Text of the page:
Martha R. Rosler and Dr. Jock Murray to receive honorary degrees

Honorary Doctorates of Fine Arts will be bestowed on Martha R. Rosler, a pioneering feminist and political artist from Brooklyn, New York, and Dr. Jock Murray, Professor Emeritus at Dalhousie University, during NSCAD’s Graduation and Commencement ceremony on Sunday, May 13.

Dr. Martha Rosler (centre) with NSCAD President David B. Smith and Michael Donovan, Chair of the Board of Governors.

“I’m so pleased that these two prominent individuals from such different fields will be able to join us at graduation—always a colorful occasion at NSCAD—and look forward to having them address our Class of 2012,” says David B. Smith, President of NSCAD University.

Since the 1960s, Martha R. Rosler has used photography, video, performance, and installation, as well as writing, to produce a penetrating body of work. She combines the feminist notion of consciousness-raising with rigorous conceptualism and a do-it-yourself aesthetic, while focusing on the ways everyday life and the public sphere intersect through the media, architecture, and the built environment. Through these investigations, she examines social issues, from war to housing and homelessness, often with an eye to women’s experience.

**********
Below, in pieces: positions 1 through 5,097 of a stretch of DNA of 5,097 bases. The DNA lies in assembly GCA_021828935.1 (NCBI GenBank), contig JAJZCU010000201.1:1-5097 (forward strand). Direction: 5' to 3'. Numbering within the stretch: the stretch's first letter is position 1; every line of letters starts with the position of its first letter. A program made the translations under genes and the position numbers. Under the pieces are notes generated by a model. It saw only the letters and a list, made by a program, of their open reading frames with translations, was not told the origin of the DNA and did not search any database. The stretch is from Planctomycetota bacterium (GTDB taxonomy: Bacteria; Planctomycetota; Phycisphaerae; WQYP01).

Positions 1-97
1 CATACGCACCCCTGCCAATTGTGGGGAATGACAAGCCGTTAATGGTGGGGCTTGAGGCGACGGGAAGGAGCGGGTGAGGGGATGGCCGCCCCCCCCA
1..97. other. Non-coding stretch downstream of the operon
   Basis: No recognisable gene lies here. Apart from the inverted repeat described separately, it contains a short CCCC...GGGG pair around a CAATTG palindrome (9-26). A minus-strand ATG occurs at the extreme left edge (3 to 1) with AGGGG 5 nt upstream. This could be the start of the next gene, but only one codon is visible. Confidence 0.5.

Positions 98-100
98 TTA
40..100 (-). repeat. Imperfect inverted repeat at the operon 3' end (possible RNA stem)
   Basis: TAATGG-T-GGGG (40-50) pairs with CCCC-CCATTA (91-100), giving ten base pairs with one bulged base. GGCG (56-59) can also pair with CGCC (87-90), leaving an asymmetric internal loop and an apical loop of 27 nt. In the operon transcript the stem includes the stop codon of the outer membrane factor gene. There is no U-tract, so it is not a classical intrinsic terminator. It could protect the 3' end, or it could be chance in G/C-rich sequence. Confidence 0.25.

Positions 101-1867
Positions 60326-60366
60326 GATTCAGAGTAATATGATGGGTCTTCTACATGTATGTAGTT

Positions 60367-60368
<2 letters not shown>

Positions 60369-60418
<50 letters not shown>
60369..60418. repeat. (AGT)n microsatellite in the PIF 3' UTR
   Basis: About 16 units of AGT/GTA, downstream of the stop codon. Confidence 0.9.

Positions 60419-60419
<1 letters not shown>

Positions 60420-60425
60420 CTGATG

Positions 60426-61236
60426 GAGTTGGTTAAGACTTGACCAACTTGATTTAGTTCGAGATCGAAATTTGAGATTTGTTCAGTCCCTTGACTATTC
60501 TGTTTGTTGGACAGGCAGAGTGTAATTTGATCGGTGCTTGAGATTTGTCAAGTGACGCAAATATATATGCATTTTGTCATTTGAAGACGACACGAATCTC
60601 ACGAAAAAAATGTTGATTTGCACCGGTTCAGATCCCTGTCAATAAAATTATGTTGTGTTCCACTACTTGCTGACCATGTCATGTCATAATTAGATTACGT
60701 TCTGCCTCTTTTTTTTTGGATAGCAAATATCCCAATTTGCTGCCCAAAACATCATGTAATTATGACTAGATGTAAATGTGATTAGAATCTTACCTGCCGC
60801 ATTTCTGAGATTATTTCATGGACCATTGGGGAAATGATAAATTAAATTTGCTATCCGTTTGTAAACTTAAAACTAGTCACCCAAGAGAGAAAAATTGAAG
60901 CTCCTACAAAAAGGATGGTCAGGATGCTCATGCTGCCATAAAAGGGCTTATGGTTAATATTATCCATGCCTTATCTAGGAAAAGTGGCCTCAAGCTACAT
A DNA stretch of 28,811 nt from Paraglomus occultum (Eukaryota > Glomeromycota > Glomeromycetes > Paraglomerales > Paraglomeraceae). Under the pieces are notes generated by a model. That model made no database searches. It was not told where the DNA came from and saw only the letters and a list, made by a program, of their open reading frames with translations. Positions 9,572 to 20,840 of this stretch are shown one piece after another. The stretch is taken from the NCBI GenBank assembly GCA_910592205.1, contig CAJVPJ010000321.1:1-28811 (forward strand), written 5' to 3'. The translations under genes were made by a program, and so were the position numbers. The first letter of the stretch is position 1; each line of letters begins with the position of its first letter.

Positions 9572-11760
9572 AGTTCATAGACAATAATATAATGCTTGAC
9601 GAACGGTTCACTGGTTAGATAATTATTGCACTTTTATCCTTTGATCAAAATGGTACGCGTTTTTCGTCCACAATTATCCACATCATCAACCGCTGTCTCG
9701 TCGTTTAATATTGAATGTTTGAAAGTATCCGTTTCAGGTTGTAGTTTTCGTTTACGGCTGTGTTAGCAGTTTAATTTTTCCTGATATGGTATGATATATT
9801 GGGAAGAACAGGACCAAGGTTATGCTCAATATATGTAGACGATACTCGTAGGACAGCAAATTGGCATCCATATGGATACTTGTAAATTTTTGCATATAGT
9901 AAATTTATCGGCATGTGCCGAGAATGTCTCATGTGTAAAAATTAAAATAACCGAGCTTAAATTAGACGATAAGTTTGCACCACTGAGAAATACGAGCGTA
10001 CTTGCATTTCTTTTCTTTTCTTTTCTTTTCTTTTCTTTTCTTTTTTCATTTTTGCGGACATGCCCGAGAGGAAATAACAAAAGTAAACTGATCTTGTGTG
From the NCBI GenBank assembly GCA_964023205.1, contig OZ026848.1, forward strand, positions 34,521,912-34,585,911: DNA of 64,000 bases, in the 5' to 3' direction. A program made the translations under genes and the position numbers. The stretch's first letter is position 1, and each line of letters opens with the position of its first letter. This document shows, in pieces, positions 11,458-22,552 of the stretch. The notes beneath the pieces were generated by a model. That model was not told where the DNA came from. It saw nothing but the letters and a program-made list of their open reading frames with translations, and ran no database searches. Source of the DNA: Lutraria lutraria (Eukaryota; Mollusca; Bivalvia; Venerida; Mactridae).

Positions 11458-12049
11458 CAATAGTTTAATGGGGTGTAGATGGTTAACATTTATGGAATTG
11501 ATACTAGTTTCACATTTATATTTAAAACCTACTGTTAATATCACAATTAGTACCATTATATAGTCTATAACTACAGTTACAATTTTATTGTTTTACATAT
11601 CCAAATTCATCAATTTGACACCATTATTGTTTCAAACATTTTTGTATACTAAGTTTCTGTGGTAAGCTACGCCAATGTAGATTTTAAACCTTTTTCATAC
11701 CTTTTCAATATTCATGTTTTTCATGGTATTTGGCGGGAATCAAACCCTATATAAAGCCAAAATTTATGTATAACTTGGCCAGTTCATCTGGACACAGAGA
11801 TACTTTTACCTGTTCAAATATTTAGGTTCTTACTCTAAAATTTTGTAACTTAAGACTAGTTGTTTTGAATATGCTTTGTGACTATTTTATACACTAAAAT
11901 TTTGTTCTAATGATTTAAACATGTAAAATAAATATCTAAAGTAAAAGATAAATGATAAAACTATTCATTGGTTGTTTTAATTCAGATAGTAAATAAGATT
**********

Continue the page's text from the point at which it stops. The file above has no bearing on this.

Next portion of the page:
Dr. Jock Murray (centre) with NSCAD President David B. Smith and Michael Donovan, Chair of the Board of Governors.

As a young man, Dr. Jock Murray was encouraged to pursue a career in art because of his drawing talent, but realized medicine was his true calling. He was the Chief of Medicine at Camp Hill Hospital, Head of Neurology, and served as Professor of Medicine, Professor of Medical Humanities, and Dean of Medicine at Dalhousie University. He is now Professor Emeritus. But he never forgot his love of art and what it can impart about the human condition. Dr. Murray particularly enjoys teaching medical principles using the art of Robert Pope, Frida Khalo, William Hogarth and lectures internationally on the history of medicine through 100 great works of art. He is particularly proud of founding the Medical Humanities program at Dalhousie as a way of achieving a balance between the sciences and humanities in medical education and of establishing the first artist-in-residence program in a medical school. He serves as the President of the Robert Pope Foundation which fosters and funds programs in the arts and humanities.

More than 200 students will graduate with undergraduate and graduate degrees during the ceremony, which will be held Mother’s Day in the Cunard Centre. The Graduation Exhibition will be held May 12 to 20 at all of NSCAD’s galleries—the Anna Leonowens Gallery on the Granville campus; the Port Loggia Gallery at the Port Campus; and Seeds Gallery, 1099 Marginal Rd.

Red Stripe Kitchen by Martha R. Rosler (from the series Bringing the War Home: House Beautiful), 1967–72. 23 1/4 x 17 3/4 inches (59.1 x 45.1 cm). Solomon R. Guggenheim Museum, New York.
“By splicing together war photographs from Life magazine and tranquil, domestic interiors from the pages of House Beautiful, Rosler made events in Southeast Asia appear to literally enter the American home. In the Red Stripe Kitchen, two soldiers survey the terrain in back of a sleekly modern kitchen.”